Educational reform: Standardized tests not the way to inspire learning
I put this in 'good news' because Allen Koshewa offers such a wonderful example of what very good teaching looks like When one thing leads to another, children's interest and enthusiasm is engaged. And learning happens. This is why the Common Core standards and testing will fail. The terrible thing is that in the beginning hoopla phase, as Allen Koshewa observes, too many people will use up way too much time worrying about testing, leaving too little time for planting the tulips. . . and stimulating real learning.
Reader Comment: It's depressing to hear so much ignorance about the "value" of standardized testing. Anyone who has studied even the most rudimentary brain science would understand how limiting and potentially harmful such narrow standards of learning are to the developing mind:
The ugly truth is that those in power are pushing standardization and data-driven methods because that's where the money is. It's no coincidence that the profits and stock of educational publishing and testing companies have skyrocketed since this numbers and statistics mania was ushered in with NCLB. The only people benefiting from standardization are the CEOs and stockholders of those companiesÃ¢€”and the politicians they convince to legislate education "reform" that demands data and standardization.
Allen, thank you for your eloquent essay. Let's hope the politicians read it. I found your words so compelling that I used them as the basis of a blog post. Testing or Teachable Moments?
I hope it helps gets your message out.
By Allen Koshewa
Gov. John Kitzhaber's new educational reform package will link money that schools receive to "results." It follows the path that most school reform movements in the country have taken: Minimize the teacher's role in deciding what to teach and how to teach it, and use standardized test scores to evaluate students, teachers and schools. This ignores the most basic tenet of learning: inspiring learning.
Focusing on testing discrete standards distracts teachers from thinking about the essential role of student questions and interests, which should be the starting point of all learning. Students may not jump up and down in excitement when asked to read instructions or find the area of a rectangle, but if they are figuring out how to set up goal posts and measure a new soccer field, they probably will.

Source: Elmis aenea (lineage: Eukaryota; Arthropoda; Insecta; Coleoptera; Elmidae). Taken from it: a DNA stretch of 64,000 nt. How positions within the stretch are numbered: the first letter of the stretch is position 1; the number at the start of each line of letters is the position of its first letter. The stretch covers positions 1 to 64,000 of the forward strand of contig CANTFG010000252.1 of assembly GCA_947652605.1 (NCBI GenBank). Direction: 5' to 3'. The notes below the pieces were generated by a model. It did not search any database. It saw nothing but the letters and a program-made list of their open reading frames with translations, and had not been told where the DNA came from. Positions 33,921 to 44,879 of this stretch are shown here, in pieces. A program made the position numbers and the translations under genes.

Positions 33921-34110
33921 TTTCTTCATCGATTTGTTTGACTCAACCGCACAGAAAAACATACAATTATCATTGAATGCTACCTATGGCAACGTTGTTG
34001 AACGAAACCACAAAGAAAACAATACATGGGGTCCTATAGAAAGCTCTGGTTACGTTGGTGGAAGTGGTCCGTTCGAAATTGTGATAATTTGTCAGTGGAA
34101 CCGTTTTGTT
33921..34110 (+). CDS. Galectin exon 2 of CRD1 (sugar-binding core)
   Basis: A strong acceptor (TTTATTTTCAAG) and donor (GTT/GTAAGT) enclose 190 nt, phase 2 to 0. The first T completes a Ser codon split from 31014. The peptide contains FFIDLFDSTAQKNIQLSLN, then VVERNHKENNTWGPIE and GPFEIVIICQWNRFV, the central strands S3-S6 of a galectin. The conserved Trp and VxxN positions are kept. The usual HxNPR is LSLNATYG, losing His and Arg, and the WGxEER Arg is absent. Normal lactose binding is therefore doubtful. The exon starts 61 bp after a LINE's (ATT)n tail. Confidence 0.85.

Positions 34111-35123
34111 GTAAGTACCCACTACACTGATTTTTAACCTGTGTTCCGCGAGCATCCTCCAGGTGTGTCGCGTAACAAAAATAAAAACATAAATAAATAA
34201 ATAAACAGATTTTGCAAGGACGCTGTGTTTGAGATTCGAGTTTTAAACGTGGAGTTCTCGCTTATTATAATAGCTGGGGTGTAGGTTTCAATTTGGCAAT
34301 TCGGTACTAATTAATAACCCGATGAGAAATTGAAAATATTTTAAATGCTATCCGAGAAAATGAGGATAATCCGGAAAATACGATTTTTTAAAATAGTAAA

Unfortunately, the privileged position of educational standards and the standardized tests that always dog their heels have discouraged many teachers from departing from test preparation to explore the topics that build community through shared exploration of topics that students have chosen or stumbled upon.
Several years ago, after I brought in tulips from my garden, my fifth-grade students wanted to plant their own. I learned that few students in my school's high-poverty community had ever planted anything, so we planted tulips (not in the curriculum). In the process, one student found part of a rusted horseshoe, so we studied the history of the neighborhood (not in the curriculum), discovering that a farm had existed there 90 years earlier. Then, because of the proliferation of questions about the artifacts we'd unearthed, we studied archaeology (not in the curriculum). With the new push for common core standards nationwide, perhaps no student in any fifth grade in the United States will plant tulips, explore the history of his or her neighborhood or learn about archaeology ever again.
The high-stakes punishments of state tests are even more daunting than their dry emphasis on isolated skills and facts. Davis Elementary, where I teach, won awards from the state for its rising achievement for several years -- until last year, that is, when we could no longer meet the No Child Left Behind requirement that 10 percent more students pass the standardized tests yearly. Except for layoffs of most of our instructional assistants and the enrollment of some eager, intelligent new children who came directly from refugee camps with no previous knowledge of English, nothing has really changed at our school. Yet the emphasis on test scores that ignore the effects of poverty and the research on how long it takes to learn a new language changed our official status from a "champion school" to a school that has failed to meet "adequate yearly progress."
I continue to break the rules by letting students guide the curriculum. OK, technically it's not breaking the rules, since I address standards within these inspiring learning projects. But the kind of inquiry approaches I advocate are dying on the vine while teachers scramble to "cover" every standard that might show up on a test, a test that benefits the corporations that publish them more than it does students and teachers.
What will it take to break the spell that this testing system has cast upon our legislators?
Allen Koshewa lives and teaches in Portland.
INDEX OF YAHOO, GOOD NEWS!